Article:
Musalaha is a non-profit organization that promotes and facilitates reconciliation between Israelis and Palestinians from diverse ethnic and religious backgrounds, based on the life and teaching of Jesus.
Musalaha, which means "reconciliation" in Arabic, was founded in 1990. Since its creation, an executive board of Palestinian and Israeli community and church leaders has led this ministry of reconciliation in taking steps towards unity in our society.
The group participants felt that we had become like a family and not just a group. We created a WhatsApp texting group, and we have been chatting almost daily, updating each other about our lives. We have planned to meet for coffee and kanafeh, an Arabic dessert. I can say that this trip achieved its goal in that we have succeeded in forming a strong group. I look forward to all the things we can do together in Palestinian society, and the ways that we can influence our family and friends to get to know their Muslim or Christian neighbors more. What we discovered in the desert will not stay there, but will spread through us to our communities.
Two leaders from the group had known each other in the past and there was an unresolved problem between them. It was a coincidence that they met again in this group. In the initial stages of the trip they were avoiding each other. However, during an icebreaking activity one of them picked his old friend’s name. He asked his friend to forgive him and he apologized. We were all amazed to see this! Then they hugged each other in front of the whole group. After four days together, they really strengthened their relationship.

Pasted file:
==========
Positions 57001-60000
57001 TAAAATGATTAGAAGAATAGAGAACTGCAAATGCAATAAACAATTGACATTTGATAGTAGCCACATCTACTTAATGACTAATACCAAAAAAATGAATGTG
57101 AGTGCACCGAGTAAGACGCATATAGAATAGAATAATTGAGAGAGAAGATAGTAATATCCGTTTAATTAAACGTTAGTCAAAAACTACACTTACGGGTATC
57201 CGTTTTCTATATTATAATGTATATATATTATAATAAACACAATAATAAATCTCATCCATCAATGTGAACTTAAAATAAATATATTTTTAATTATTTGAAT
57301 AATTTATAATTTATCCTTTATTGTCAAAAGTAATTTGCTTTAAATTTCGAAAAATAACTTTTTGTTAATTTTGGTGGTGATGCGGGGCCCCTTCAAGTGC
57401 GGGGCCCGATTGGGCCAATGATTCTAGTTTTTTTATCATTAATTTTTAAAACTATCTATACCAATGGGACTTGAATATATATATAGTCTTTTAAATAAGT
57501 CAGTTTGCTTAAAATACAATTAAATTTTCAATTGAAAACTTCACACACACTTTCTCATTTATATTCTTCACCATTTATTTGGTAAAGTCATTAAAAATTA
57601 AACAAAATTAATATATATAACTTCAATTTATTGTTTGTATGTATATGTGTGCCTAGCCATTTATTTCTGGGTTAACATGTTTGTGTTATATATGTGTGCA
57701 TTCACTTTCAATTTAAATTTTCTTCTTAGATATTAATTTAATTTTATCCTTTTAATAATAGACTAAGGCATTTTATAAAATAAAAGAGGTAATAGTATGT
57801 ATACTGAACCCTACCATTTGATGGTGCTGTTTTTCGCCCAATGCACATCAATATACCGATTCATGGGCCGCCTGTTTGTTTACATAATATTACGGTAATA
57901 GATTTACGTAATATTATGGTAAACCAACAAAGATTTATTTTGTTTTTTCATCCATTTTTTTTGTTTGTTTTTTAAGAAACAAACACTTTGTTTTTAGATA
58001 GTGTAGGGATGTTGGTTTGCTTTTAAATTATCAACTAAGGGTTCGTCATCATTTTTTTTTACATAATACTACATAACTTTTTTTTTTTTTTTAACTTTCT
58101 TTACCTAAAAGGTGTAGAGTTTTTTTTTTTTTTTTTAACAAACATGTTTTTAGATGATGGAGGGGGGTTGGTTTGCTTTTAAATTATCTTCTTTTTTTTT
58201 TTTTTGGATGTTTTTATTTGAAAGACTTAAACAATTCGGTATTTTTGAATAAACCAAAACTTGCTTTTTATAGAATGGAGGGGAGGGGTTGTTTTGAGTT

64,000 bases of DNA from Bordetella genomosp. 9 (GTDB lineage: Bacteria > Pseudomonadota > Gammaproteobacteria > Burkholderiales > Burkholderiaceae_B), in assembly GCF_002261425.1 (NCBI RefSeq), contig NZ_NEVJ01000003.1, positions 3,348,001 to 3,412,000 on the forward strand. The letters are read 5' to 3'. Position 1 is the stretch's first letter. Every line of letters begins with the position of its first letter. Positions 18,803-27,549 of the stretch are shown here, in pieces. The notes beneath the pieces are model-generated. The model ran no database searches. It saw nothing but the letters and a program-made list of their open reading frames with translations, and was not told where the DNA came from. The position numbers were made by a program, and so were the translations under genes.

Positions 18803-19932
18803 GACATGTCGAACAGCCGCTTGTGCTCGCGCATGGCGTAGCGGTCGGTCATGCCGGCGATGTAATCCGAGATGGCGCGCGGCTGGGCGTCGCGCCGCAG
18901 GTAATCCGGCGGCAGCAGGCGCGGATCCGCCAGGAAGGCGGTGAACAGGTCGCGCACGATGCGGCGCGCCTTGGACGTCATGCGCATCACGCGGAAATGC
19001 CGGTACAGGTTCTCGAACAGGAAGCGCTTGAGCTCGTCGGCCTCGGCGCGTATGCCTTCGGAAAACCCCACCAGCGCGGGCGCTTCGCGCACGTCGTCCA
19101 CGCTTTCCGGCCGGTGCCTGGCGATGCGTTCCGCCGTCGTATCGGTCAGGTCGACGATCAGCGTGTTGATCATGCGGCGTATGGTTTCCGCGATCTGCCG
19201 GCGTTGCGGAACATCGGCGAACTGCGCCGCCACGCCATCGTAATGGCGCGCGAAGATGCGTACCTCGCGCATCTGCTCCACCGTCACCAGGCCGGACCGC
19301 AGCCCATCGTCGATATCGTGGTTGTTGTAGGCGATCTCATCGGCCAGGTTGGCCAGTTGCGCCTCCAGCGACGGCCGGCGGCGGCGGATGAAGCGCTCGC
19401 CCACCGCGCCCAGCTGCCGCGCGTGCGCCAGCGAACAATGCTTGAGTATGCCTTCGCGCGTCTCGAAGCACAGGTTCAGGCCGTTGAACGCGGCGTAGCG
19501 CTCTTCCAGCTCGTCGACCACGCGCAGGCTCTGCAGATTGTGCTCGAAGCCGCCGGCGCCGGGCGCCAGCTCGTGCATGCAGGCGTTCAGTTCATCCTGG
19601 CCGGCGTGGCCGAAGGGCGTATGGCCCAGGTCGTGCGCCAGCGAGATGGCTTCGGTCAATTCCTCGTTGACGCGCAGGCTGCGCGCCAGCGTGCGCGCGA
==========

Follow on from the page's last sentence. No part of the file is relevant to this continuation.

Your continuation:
This is the essence of Musalaha for me. Humans enjoying each other’s company that would never have met under normal Israeli circumstances. To pursue those friendships and build bridges across our cultural and political differences I’ll gladly step out of my comfort zone. Again and again.
I asked the ladies, "Who are we?" Several answers came quickly: "Children of God," "Servants," "We are a witness of God's love when we love each other"….Ah, now here's a key. WHEN we LOVE EACH OTHER we are a witness of God's love and His desire to reconcile the world to Him. God has called us as witnesses to be connected. So I asked another question, "This is important to know here in this place, but what happens when you go back to your community and you're pulled into your national corners by others? What do we do then?" Several women said they tell their neighbors and friends, “I am uncomfortable with your pressure and feel that you are wrong. We are the same, we are family." Another answered "I am commanded by God to love everyone. No exceptions."